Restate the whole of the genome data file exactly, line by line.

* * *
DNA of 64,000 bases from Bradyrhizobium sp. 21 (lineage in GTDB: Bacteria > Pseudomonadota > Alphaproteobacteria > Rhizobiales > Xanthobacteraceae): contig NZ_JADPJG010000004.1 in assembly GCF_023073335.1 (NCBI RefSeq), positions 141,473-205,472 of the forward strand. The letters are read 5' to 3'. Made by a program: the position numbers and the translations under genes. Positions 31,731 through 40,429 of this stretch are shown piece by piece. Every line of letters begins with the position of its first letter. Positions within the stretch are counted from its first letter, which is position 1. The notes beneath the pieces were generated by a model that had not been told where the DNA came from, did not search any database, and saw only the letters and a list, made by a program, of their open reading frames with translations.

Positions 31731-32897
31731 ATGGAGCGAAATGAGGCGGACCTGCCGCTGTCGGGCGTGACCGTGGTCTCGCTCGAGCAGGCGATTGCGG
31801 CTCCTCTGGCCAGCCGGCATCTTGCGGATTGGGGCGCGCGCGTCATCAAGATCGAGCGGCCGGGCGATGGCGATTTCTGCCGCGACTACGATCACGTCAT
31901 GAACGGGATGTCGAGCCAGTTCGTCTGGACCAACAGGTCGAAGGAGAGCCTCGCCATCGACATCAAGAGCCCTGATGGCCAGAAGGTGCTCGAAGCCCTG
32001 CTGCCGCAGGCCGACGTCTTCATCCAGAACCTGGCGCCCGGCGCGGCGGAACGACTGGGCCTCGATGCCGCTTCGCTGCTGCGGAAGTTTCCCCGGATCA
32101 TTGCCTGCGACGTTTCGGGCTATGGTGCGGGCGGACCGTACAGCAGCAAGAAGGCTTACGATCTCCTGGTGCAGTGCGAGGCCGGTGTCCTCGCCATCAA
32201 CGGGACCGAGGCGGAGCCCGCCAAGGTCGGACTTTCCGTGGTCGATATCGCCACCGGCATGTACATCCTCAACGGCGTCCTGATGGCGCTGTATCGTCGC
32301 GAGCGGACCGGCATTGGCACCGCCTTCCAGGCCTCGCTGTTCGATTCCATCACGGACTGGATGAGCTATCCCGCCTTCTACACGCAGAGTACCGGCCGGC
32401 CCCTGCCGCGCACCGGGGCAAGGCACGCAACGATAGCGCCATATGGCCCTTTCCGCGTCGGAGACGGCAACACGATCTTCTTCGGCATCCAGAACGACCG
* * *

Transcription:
DNA of 64,000 bases from Bradyrhizobium sp. 21 (lineage in GTDB: Bacteria > Pseudomonadota > Alphaproteobacteria > Rhizobiales > Xanthobacteraceae): contig NZ_JADPJG010000004.1 in assembly GCF_023073335.1 (NCBI RefSeq), positions 141,473-205,472 of the forward strand. The letters are read 5' to 3'. Made by a program: the position numbers and the translations under genes. Positions 31,731 through 40,429 of this stretch are shown piece by piece. Every line of letters begins with the position of its first letter. Positions within the stretch are counted from its first letter, which is position 1. The notes beneath the pieces were generated by a model that had not been told where the DNA came from, did not search any database, and saw only the letters and a list, made by a program, of their open reading frames with translations.

Positions 31731-32897
31731 ATGGAGCGAAATGAGGCGGACCTGCCGCTGTCGGGCGTGACCGTGGTCTCGCTCGAGCAGGCGATTGCGG
31801 CTCCTCTGGCCAGCCGGCATCTTGCGGATTGGGGCGCGCGCGTCATCAAGATCGAGCGGCCGGGCGATGGCGATTTCTGCCGCGACTACGATCACGTCAT
31901 GAACGGGATGTCGAGCCAGTTCGTCTGGACCAACAGGTCGAAGGAGAGCCTCGCCATCGACATCAAGAGCCCTGATGGCCAGAAGGTGCTCGAAGCCCTG
32001 CTGCCGCAGGCCGACGTCTTCATCCAGAACCTGGCGCCCGGCGCGGCGGAACGACTGGGCCTCGATGCCGCTTCGCTGCTGCGGAAGTTTCCCCGGATCA
32101 TTGCCTGCGACGTTTCGGGCTATGGTGCGGGCGGACCGTACAGCAGCAAGAAGGCTTACGATCTCCTGGTGCAGTGCGAGGCCGGTGTCCTCGCCATCAA
32201 CGGGACCGAGGCGGAGCCCGCCAAGGTCGGACTTTCCGTGGTCGATATCGCCACCGGCATGTACATCCTCAACGGCGTCCTGATGGCGCTGTATCGTCGC
32301 GAGCGGACCGGCATTGGCACCGCCTTCCAGGCCTCGCTGTTCGATTCCATCACGGACTGGATGAGCTATCCCGCCTTCTACACGCAGAGTACCGGCCGGC
32401 CCCTGCCGCGCACCGGGGCAAGGCACGCAACGATAGCGCCATATGGCCCTTTCCGCGTCGGAGACGGCAACACGATCTTCTTCGGCATCCAGAACGACCG